From a number of perspectives, we look at Singapore as a hub. The first, and perhaps most obvious, is connectivity, flight accessibility. We work very closely with Singapore Airlines, with Changi Airport. Currently, we have air links to over 120 cities, and over 80 airlines operating more than 4,000 flights. We want to remain an epicenter from which people can easily connect to the region and the world.

We also look at flows of people, of ideas, of intellectual and equity capital. That means being a place for events—business or leisure. All the multinationals and regional headquarters here make us a strong business hub, and a natural place for global business events. That helps us showcase and become a real marketplace not just for goods and services, but for ideas as well.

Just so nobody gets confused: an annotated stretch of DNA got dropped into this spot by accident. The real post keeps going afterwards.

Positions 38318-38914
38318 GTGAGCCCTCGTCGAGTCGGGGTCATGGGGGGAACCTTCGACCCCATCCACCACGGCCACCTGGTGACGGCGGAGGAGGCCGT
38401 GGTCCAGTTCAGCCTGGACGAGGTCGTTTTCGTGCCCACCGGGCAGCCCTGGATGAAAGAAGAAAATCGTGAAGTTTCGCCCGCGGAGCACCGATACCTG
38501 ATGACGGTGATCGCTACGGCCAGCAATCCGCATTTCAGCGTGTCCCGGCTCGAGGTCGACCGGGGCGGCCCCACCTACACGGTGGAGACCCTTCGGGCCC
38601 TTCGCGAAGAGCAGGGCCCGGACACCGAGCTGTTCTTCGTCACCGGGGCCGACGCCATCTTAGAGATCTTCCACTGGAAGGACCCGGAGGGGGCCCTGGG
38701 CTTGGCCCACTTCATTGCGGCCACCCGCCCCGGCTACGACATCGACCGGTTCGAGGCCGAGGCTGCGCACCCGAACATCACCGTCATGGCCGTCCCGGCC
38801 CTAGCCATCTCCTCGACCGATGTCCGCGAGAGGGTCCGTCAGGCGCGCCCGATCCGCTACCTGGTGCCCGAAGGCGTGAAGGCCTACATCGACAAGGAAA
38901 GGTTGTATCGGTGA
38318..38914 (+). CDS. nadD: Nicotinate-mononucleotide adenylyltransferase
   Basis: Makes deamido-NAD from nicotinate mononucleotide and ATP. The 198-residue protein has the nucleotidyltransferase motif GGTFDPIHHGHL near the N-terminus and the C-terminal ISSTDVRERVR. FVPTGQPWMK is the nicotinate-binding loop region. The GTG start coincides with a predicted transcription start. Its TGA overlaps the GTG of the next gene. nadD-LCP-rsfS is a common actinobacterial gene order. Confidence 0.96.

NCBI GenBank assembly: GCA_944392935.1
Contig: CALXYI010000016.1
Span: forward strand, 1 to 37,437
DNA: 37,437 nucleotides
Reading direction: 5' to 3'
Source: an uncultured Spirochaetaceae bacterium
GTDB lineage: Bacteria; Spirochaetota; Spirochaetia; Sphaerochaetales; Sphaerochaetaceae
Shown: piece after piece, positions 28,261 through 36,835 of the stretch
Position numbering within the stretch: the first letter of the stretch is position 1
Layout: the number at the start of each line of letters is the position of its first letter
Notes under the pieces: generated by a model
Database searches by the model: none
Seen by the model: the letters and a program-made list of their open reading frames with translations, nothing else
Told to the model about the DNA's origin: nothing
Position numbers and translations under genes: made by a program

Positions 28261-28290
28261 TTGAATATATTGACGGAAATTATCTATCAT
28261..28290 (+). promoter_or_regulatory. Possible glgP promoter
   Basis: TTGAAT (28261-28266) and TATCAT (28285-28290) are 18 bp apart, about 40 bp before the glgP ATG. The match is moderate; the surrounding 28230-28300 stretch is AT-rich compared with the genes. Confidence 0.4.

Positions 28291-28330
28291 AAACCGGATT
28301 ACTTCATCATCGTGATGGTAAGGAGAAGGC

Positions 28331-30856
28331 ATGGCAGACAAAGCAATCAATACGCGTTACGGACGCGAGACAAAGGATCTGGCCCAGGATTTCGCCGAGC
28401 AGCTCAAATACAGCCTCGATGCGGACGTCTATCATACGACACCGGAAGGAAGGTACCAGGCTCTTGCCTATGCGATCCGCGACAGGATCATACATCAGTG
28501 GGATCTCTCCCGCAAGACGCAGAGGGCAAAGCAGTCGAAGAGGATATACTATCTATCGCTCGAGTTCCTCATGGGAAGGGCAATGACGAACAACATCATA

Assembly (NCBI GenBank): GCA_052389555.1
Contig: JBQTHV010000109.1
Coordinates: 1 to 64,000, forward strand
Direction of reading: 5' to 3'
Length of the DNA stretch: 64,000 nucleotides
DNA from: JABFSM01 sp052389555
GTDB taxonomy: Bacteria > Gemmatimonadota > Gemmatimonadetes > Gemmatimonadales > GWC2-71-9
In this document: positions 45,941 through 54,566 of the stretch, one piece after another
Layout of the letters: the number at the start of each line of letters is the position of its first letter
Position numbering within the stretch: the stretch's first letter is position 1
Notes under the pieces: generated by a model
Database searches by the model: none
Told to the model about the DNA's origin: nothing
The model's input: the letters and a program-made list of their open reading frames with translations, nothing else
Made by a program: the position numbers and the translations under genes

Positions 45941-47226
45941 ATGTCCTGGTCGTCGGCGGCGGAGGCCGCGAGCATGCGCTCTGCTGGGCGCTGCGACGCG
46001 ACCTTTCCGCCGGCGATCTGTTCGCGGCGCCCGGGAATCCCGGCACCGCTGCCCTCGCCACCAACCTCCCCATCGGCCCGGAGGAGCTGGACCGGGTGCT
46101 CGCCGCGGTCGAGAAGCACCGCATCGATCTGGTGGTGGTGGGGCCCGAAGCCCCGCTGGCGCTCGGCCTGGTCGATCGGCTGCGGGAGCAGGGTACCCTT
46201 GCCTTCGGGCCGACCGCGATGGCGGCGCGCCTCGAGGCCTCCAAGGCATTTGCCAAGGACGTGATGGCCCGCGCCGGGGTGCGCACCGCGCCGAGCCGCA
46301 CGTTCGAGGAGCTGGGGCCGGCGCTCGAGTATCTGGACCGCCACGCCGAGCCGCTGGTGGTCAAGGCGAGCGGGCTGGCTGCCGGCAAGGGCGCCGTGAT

But we’re not the only country trying to attract these travelers and businesses. We need to continually reinvest in both a mix of hardware and software to remain competitive and appealing. That includes investing in the people in our industry. We need to make sure that they continue to be upskilled, at all levels—a lot of hotel rooms now are set up to be smart rooms, so the people cleaning those rooms need to be able to use tech. That’s what it takes. 

If someone only had time to see or do one thing in Singapore, what would you recommend?